Survival replaced sustainability as a top-of-mind concern in recent years, leading some to think sustainability was a passing fad in the food industry.
Sustainable manufacturing was never about saving the planet, although some of the concept's most enthusiastic proponents tried to drape a green cape on it. Stripped to its fundamentals, sustainability is a synonym for efficiency, and it's extremely difficult to find proponents of inefficiency and a return to wasteful ways.
Sustainability also is a counterpoint to criticism of "industrial food," the perception that mainstream practices disregard the public and put profit and expediency first. Corporate social responsibility argues that making products that are nutritious and environmentally responsible is just as important as profitability, and that food companies are not evil ogres but responsible organizations where talented workers can feel good about their jobs.
The last point cannot be overstated. While outsiders associate food production with jobs, the reality is today's food plants produce more products with fewer workers, and tomorrow's facilities will run leaner and meaner. Today's workforce possesses in-demand skills like mechatronics -- a talent without a name 20 years ago -- and recruiting and retaining those workers is a challenge.
Down and dirty locker rooms are out as companies lavish improvements on employee welfare areas. Company-provided clothing and even shoes are becoming the norm in dairy processing, where the introduction of outside contaminants can undermine the best sanitation protocols.
The look of tomorrow's plant automation is uncertain; the box it sits in, on the other hand, already is taking shape.
Bigger is better was the industry's mantra through much of the last century. Cedar Rapids, Iowa, holds two prime examples: General Mills' million-square-foot facility and, across town, Quaker Oats, a 22-building complex on 25 acres fronting the Cedar River.
Centralized manufacturing enabled low-cost production, but the downside of the eggs-in-one-basket approach became painfully obvious over time. An electrical substation fire once took GM's plant off line for 18 hours; a 2008 flood knocked Quaker completely out of commission for three weeks. By the time full operations resumed two months later, lost throughput at the world's largest cereal plant would have fed a small country for a year.
Regional production is today's trend, and that will continue. Logistics dictate site selection, and hauling finished goods halfway across the North American continent doesn't make economic sense. Diesel generators and even solar panels are being installed as a hedge against power outages, and energy conservation efforts increase the likelihood that at least partial production will continue in a worse-case scenario.
Smaller facilities are being laid out for maximum flexibility. The Dr. Schar bakery in Logan Township, N.J., exemplifies this. Riding the crest of the gluten-free diet trend, the Italy-based company opened the 60,000-sq.-ft. plant in the Philadelphia metro area in June 2012. More than 100 different products are produced, the company boasts, from breads to cookies and crackers to pasta. It was the company's fourth new facility in six years.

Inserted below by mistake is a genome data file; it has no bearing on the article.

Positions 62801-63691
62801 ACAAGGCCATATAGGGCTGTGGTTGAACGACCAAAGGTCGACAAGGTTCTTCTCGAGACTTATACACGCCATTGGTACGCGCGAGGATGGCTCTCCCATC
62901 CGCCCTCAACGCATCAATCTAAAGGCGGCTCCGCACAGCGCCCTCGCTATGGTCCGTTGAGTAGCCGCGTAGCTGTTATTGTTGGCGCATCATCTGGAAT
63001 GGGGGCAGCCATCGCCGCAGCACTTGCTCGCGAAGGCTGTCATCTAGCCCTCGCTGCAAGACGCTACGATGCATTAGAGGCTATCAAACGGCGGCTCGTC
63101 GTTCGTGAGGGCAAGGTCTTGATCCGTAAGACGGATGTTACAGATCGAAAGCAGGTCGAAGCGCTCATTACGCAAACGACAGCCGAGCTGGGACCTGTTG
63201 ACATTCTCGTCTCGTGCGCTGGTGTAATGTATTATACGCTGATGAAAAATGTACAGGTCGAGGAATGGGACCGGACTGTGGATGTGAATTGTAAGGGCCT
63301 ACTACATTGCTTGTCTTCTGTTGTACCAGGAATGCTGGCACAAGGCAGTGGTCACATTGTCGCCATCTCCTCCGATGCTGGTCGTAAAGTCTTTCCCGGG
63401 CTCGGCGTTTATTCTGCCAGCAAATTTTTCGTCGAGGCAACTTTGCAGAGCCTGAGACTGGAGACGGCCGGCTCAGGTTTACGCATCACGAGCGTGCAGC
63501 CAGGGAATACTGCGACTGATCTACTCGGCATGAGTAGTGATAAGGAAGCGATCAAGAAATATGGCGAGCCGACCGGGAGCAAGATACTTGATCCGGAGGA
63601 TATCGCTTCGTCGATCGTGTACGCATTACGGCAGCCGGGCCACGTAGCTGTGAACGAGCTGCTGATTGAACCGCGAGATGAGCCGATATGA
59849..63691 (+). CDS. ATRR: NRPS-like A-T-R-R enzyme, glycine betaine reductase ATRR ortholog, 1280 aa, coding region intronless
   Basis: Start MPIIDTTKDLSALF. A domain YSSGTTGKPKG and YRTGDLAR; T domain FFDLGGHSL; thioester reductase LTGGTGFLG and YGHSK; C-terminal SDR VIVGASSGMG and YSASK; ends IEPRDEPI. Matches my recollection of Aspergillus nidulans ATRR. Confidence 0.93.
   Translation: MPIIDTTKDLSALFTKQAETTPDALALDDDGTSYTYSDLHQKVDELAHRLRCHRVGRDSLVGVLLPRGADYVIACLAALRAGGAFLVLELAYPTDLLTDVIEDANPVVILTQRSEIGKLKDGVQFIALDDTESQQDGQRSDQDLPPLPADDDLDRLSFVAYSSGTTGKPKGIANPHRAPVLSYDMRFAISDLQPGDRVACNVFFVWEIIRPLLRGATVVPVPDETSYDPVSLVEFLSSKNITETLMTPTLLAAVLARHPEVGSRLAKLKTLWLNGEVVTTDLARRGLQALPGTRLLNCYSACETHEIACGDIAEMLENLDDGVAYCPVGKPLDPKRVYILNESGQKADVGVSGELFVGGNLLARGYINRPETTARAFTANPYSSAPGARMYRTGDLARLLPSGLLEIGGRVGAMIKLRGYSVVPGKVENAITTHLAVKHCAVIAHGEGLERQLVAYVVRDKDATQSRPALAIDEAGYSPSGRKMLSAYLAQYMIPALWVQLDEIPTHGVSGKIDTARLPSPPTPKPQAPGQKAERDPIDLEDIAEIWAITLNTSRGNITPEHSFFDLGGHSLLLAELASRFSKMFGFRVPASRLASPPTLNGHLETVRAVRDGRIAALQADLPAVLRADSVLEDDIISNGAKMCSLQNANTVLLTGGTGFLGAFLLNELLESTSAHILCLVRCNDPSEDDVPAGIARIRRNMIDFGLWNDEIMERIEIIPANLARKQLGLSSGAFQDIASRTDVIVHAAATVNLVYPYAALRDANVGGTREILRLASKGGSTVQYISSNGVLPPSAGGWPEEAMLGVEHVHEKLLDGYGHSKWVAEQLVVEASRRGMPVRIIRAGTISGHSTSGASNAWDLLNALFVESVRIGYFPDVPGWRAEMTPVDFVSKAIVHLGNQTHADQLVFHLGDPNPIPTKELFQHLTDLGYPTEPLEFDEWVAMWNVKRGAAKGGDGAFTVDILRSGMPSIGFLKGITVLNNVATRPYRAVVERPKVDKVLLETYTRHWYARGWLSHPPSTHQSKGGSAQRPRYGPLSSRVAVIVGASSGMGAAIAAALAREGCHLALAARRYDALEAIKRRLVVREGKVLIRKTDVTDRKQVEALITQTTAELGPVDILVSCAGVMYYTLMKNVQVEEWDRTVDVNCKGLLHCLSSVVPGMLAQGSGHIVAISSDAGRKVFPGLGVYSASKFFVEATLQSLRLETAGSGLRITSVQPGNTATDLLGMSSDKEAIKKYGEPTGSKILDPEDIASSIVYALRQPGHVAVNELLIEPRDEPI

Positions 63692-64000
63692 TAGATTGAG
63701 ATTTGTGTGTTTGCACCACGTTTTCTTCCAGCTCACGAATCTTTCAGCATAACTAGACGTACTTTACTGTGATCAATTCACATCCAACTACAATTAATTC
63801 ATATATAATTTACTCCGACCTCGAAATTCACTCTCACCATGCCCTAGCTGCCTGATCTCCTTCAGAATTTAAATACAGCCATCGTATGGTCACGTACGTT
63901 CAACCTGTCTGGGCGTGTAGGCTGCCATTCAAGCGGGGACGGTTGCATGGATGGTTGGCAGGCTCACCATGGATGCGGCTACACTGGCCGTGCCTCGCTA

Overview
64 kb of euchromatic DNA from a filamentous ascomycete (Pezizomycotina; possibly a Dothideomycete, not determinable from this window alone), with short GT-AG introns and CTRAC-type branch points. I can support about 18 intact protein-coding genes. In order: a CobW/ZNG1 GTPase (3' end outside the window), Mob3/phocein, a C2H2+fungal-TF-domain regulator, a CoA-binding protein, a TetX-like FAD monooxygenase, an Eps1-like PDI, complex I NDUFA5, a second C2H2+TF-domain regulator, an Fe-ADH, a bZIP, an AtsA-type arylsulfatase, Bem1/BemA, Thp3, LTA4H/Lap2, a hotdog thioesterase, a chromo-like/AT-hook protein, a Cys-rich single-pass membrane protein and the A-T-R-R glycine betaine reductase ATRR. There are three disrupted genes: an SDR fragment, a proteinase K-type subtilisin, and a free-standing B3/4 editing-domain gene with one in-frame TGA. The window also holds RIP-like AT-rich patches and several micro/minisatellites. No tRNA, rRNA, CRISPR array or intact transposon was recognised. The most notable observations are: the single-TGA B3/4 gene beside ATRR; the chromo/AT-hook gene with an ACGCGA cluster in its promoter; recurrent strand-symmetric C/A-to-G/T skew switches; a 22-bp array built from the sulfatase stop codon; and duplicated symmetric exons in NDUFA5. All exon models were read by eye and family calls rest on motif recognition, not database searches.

Equipment is getting easier to clean and sanitize, in part to meet higher food-safety standards but also because managers recognize that older designs mean more downtime and much higher labor expense over a machine's useful life. Stainless steel is the material of choice, and suppliers are redesigning their equipment to meet cleanability expectations.
"We're experts in thermal processing, and we're seeing that's not enough," says Andy Sharpe, product director-global food and feed at Buhler Aeroglide Corp., Cary, N.C. Panels on his dryers now are fully welded instead of spot welded, and the company soon will introduce a model that cuts cleaning time to an hour, compared to 8-10 hours for existing units.
"The equipment is going to look very different," adds Gary McMurray, director of the Georgia Tech Research Institute in Atlanta, which is developing a robotic chicken deboner. "I don't know if we'll get to clean-in-place, but you're going to see more machines cleaning themselves, and doing it on a continuous basis."
Beyond smaller envelopes and fewer workers, tomorrow's food facilities will be sensitive to social trends, resource-availability concerns and other issues that go beyond daily throughput numbers. Humane practices typify the new social awareness: Low-atmosphere stunning systems are making inroads in turkey and chicken plants, McMurray notes, a shift that placates animal-rights activists and reinvents shackling, one of the dirtiest and nastiest jobs in the food industry.
Better track-and-trace capabilities not only address regulatory and customer demands, they help satisfy the expectations of a more educated public. "People will know where their food is coming from, where it was stored and other details," he says. "The consumer is buying on trust, and the processing plant will play a role in building that trust."
Energy costs are in the low single digits of overall operating costs for the typical food or beverage facility, but companies dare not ignore reduction of electricity, water and other utility consumption. Industry is the country's biggest consumer of energy, and a Dept. of Energy study suggests two-fifths of it is lost to inefficient pumps, fans, compressors and other equipment. Those inefficiencies collectively cost companies $60 billion a year.